It’s not every day that a 2,000-year-old optics problem is solved. However, Rafael G. González-Acuña, a doctoral student at Tecnológico de Monterrey, set his sights on solving such a problem—spherical aberration in lenses. How can light rays focus on a single point, taking into account differing refraction? It was a problem that, according to Christiaan Huygens back in 1690, even Isaac Newton and Gottfried Leibniz couldn’t sort out, and was formulated two millennia ago in Greek mathematician Diocles’s work, On Burning Mirrors.
But González-Acuña and his colleagues realized that today, they had the use of the Wolfram Language and its computational tools to solve this age-old problem. The result? A breakthrough publication that outlines an analytical solution to why and how lensed images are sharper in the center than at the edges, with 99.999999999% accuracy simulating 500 light beams.
As it happens, González-Acuña was recently at the Wolfram Summer School, and we had the opportunity to ask him a little bit about his work.
August 8, 2019 — Jesse Friedman, Engine Connectivity Engineering
Cerne Abbas Walk is an artwork by Richard Long, in the collection of the Tate Modern in London and on display at the time of this writing. Several of Long’s works involve geographic representations of his walks, some abstract and some concrete. Cerne Abbas Walk is described by the artist as “a six-day walk over all roads, lanes and double tracks inside a six-mile-wide circle centred on the Giant of Cerne Abbas.” The Tate catalog notes that “the map shows his route, retracing and re-crossing many roads to stay within a predetermined circle.”
The Giant in question is a 180-foot-high chalk figure carved into a hill near the village of Cerne Abbas in South West England. Some archaeologists believe it to be of Iron Age pedigree, some think it to date from the Roman or subsequent Saxon periods and yet others find the bulk of evidence to indicate a 17th-century origin as a political satire. (I find the last theory to be both the most amusing and the most convincing.)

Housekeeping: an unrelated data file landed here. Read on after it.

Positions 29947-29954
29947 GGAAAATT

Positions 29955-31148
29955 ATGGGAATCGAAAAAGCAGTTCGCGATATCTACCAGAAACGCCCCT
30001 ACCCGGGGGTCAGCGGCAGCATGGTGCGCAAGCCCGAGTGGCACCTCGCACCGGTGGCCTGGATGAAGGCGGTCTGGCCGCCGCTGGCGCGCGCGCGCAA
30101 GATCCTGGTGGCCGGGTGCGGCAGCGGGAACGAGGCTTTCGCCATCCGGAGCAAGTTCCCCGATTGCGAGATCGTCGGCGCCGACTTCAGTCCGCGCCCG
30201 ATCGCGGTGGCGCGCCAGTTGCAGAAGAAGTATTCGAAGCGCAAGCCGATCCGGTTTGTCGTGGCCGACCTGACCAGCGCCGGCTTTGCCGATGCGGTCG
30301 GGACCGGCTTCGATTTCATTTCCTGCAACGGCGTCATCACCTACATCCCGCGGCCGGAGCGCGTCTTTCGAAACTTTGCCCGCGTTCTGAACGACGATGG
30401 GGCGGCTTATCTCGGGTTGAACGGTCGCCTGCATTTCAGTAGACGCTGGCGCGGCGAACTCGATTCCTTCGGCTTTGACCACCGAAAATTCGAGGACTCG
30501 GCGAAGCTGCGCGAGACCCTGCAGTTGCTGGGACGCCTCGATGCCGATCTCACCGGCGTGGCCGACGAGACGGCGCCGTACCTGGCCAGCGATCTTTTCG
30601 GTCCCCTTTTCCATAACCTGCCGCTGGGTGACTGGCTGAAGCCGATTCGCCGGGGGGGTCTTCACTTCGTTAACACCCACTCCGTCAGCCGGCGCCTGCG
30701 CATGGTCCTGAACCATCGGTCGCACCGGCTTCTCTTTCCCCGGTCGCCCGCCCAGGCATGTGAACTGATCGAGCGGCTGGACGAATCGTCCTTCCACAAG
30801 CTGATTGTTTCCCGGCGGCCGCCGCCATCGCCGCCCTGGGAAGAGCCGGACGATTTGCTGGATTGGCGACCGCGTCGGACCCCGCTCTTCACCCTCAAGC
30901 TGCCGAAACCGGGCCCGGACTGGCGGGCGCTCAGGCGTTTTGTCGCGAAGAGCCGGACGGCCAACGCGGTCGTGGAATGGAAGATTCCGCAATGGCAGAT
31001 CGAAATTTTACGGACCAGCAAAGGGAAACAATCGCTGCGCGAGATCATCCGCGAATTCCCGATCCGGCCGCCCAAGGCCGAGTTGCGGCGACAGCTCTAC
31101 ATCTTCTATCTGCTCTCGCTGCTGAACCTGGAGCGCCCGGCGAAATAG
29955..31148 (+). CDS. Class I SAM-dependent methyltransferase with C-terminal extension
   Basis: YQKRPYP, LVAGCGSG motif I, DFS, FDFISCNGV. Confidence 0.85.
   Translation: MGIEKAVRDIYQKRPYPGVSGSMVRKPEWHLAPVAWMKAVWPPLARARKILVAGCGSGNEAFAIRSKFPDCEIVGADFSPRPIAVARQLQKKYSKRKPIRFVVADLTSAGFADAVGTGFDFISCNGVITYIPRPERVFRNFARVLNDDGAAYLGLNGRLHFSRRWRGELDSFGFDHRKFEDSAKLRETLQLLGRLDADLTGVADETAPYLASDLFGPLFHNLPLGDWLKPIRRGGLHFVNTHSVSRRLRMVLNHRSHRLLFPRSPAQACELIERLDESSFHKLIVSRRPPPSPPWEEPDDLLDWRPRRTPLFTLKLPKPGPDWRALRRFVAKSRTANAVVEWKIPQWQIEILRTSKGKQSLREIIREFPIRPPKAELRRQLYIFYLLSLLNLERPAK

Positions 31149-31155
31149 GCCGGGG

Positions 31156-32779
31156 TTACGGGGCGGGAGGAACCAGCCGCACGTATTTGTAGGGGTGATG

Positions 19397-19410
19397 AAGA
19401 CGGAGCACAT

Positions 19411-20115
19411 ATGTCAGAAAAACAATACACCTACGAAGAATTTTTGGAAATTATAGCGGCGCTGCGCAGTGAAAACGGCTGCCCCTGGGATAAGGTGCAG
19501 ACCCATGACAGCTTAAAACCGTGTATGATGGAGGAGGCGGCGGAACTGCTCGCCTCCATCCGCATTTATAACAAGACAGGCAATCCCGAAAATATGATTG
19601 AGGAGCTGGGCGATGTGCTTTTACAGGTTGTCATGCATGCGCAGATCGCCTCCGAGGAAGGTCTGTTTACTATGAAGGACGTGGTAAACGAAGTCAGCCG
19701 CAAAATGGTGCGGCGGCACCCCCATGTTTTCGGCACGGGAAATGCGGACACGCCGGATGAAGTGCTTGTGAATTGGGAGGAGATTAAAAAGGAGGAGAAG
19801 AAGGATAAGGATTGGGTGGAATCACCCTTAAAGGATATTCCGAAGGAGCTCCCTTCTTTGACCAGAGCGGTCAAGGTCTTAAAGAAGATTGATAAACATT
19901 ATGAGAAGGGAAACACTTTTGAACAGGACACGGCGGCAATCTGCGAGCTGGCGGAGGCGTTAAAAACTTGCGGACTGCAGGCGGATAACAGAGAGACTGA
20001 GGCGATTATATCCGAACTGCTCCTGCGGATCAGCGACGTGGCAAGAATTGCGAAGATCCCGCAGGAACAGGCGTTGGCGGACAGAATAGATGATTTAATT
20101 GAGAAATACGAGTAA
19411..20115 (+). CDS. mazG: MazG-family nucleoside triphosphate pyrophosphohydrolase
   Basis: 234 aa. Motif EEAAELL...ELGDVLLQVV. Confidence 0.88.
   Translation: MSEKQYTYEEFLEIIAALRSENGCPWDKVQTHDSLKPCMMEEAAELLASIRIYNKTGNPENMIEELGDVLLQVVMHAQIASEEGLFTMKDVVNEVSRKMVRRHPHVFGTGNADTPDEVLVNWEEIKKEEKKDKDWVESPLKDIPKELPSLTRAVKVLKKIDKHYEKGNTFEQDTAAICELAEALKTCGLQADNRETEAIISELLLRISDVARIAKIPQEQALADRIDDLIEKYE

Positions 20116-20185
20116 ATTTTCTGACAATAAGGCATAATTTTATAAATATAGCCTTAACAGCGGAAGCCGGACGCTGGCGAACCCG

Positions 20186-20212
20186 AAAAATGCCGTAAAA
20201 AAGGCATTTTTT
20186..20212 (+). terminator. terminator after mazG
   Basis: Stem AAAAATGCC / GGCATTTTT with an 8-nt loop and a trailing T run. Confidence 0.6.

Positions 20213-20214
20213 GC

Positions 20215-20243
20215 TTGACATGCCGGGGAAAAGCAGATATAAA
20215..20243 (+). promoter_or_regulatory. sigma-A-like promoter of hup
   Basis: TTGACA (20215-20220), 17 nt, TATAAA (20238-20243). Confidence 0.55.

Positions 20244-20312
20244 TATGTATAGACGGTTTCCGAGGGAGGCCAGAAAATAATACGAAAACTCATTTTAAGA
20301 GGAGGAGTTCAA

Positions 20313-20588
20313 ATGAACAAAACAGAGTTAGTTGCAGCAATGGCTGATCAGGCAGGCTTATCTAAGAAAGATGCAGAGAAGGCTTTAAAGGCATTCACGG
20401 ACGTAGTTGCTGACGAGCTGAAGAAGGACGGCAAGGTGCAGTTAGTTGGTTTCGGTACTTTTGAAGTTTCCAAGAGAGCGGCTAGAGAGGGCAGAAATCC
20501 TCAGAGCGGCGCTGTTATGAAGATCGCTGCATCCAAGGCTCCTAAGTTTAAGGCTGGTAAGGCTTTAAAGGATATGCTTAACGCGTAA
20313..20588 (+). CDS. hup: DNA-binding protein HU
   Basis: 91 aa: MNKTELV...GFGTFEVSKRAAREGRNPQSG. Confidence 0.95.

I found the geographic premise of Cerne Abbas Walk intriguing, so I decided to replicate it computationally.
August 2, 2019 — Bob Sandheinrich, Development Manager, Document & Media Systems
Every summer, I play in a recreational Ultimate Frisbee league—just “Ultimate” to those who play. It’s a fun, relaxed, coed league where I tend to win more friends than games.
The league is organized by volunteers, and one year, my friend and teammate Nate was volunteered to coordinate it. A couple weeks before the start of the season, Nate came to me with some desperation in his voice over making the teams. The league allows each player to request to play with up to eight other players—disparagingly referred to as their “baggage.” And Nate discovered that with over 100 players in a league, each one requesting a different combination of teammates, creating teams that would please everyone seemed to become more complicated by the minute.
Luckily for him, the Wolfram Language has a suite of graph and network tools for things like social media. I recognized that this seemingly overwhelming problem was actually a fairly simple graph problem. I asked Nate for the data, spent an evening working in a notebook and sent him the teams that night.
May 28, 2019 — Daniel Lichtblau, Symbolic Algorithms Developer, Algorithms R&D
Several Months Ago…
I wrote a blog post about the disputed Federalist Papers. These were the 12 essays (out of a total of 85) with authorship claimed by both Alexander Hamilton and James Madison. Ever since the landmark statistical study by Mosteller and Wallace published in 1963, the consensus opinion has been that all 12 were written by Madison (the Adair article of 1944, which also takes this position, discusses the long history of competing authorship claims for these essays). The field of work that gave rise to the methods used often goes by the name of “stylometry,” and it lies behind most methods for determining authorship from text alone (that is to say, in the absence of other information such as a physical typewritten or handwritten note). In the case of the disputed essays, the pool size, at just two, is as small as can be. Even so, these essays have been regarded as difficult for authorship attribution due to many statistical similarities in style shared by Hamilton and Madison.